While they often presented themselves as bodybuilders’ publications, their chuckle-prompting titles — Torso, Adonis, Honcho, Mandate — didn’t lie. Gay men’s magazines of decades past were bought by gay men who wanted to look at the erotic illustrations of well- built male bodies therein. Because any- one known to possess such material in the homophobic 1950s and 1960s could experience serious consequences, men hid the magazines under their mat- tresses. These illustrations have now inspired a traveling exhibition, Stroke: From Under the Mattress to the Museum Wall. Curated by notable erotic artist Robert W. Richards and orig- inating at the Leslie-Lohman Museum of Gay and Lesbian Art, the popular show contains 24 original illustrations that ap- peared in gay magazines from the 1950s to the 1990s. It also looks at how gay men, forced into the closet during those decades, used these pictures to explore their sexuality intimately. It additionally serves as a showcase for the artists in- volved. On view are works by two dozen top artists of the times, including Touko Laaksonen (Tom of Finland), Antonio Lopez (Antonio), and David Martin.More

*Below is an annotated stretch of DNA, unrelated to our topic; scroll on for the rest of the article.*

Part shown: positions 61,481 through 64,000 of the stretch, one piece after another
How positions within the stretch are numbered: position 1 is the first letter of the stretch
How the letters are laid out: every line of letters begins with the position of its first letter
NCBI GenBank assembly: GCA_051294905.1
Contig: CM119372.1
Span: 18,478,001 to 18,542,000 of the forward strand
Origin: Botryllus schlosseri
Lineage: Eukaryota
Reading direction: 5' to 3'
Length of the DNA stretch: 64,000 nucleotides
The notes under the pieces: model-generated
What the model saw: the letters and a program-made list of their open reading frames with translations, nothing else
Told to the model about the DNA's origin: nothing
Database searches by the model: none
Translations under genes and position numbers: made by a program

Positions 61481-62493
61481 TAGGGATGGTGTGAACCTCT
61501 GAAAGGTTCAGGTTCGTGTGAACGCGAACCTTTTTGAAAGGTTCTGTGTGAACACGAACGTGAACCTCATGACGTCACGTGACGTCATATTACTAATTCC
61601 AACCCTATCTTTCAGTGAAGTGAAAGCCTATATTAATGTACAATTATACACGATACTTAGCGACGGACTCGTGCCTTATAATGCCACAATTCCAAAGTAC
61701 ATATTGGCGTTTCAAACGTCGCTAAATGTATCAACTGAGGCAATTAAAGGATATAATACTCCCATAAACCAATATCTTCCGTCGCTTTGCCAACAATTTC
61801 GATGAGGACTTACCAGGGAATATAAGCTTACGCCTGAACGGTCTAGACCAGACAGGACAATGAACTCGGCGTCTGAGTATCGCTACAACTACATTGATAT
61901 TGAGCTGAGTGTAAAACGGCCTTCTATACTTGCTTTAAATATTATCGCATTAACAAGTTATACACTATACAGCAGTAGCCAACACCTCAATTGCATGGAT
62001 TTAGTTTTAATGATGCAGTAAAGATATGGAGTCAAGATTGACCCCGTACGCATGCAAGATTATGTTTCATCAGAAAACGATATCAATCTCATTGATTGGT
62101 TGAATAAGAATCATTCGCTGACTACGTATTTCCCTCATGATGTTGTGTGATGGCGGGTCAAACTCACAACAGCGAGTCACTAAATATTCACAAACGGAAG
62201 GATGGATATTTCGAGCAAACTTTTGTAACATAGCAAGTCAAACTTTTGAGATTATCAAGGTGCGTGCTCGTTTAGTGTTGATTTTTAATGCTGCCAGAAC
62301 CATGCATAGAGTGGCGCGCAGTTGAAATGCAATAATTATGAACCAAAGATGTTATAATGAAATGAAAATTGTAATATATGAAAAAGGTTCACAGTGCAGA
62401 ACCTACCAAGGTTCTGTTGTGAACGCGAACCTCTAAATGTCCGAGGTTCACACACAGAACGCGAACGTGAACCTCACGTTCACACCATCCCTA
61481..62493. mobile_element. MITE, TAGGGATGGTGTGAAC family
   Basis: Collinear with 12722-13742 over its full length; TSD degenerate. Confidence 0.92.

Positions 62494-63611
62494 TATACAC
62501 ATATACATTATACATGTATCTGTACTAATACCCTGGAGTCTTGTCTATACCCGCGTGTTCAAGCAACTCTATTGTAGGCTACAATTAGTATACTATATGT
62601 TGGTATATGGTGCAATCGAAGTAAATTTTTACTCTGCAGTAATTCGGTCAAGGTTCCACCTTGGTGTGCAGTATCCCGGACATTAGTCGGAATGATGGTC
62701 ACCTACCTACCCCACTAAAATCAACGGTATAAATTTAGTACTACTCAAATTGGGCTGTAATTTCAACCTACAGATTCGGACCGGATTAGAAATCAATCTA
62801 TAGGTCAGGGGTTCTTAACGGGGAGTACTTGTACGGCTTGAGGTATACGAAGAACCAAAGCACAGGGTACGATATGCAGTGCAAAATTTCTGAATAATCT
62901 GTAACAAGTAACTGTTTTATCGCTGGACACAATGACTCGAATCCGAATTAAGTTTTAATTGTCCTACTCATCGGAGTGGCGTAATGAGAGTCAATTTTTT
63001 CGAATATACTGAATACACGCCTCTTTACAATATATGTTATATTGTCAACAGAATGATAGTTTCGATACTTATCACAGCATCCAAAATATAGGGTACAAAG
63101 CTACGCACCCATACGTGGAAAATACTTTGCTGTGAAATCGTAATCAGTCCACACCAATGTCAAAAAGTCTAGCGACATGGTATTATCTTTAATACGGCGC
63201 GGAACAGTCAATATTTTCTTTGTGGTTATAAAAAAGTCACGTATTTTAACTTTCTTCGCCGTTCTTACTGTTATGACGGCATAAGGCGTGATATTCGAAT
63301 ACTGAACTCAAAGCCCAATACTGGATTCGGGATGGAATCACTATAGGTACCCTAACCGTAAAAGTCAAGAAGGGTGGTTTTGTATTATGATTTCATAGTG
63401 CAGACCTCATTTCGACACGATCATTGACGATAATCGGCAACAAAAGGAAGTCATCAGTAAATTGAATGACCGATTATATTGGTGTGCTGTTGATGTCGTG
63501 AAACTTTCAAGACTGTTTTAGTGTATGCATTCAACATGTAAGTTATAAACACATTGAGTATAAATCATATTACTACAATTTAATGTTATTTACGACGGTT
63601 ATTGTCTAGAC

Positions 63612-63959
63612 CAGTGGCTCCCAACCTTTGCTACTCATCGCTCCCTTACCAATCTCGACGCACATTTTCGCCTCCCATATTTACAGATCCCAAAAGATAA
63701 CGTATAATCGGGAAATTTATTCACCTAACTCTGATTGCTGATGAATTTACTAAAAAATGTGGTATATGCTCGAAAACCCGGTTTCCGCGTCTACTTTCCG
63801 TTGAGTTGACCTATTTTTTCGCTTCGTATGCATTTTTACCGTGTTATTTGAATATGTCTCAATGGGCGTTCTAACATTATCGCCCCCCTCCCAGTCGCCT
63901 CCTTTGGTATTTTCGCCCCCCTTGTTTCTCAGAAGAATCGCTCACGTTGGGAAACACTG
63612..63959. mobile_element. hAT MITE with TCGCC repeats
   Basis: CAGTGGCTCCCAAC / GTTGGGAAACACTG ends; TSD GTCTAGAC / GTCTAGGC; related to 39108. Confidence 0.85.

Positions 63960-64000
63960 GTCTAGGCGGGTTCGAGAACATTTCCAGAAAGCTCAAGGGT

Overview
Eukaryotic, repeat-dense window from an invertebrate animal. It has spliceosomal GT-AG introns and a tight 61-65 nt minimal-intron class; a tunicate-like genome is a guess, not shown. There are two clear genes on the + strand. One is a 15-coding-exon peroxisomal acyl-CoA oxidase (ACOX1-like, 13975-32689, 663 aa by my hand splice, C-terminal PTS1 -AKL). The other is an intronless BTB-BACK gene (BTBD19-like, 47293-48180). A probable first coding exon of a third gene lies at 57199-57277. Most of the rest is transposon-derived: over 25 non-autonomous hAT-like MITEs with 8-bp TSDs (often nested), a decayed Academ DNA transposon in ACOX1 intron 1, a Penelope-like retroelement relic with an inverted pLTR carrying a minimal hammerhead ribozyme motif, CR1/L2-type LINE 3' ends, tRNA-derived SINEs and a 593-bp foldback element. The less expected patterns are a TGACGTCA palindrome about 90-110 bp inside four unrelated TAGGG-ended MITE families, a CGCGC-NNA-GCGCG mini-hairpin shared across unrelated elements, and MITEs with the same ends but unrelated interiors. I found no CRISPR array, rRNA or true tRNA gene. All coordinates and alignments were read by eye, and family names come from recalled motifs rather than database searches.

Making the less-traditional transition from brick-and-mortar to mobile pop-up, A16 is finally offering its hearty Monday meatballs and signature wood-fired Neapolitan pizzas without the inconvenience of needing to book a table.
Locals love to love the crusty beer "garden" at Zeitgeist, but tourists must think they've landed in either heaven or hell. Come to think of it, some locals also hate to love it or even love to hate it. The joint evokes strong emotions: Its long, shared tables, gravel underfoot, and anarchic regulars are just the beginning. The Zeitgeist International Film Festival is an annual chance to check out a bunch of short films from around the world in this jolly, maladjusted venue: It turns out there are hardworking, tattooed, bike-monster-compatible filmmakers in Madrid, Glasgow, and Collingswood, N.J., in addition to obvious S.F. sister cities like Zagreb. Bay Area filmmakers contribute to the fest as well, with titles like Crud: The Intervention and Earth Girls Are Evil. New Yorkers Taly and Russ Johnson's film Side Effects sounds like it truly deserves to be screened in the festival's famous "beeroscope," since it's described as "a montage of drug ads." We're thinking the pair have spliced together the last five seconds of all those TV spots for new medicines that show middle-aged or older people romping moronically through idyllic meadows, while lists of disgusting potential maladies waft around them. Drink to that.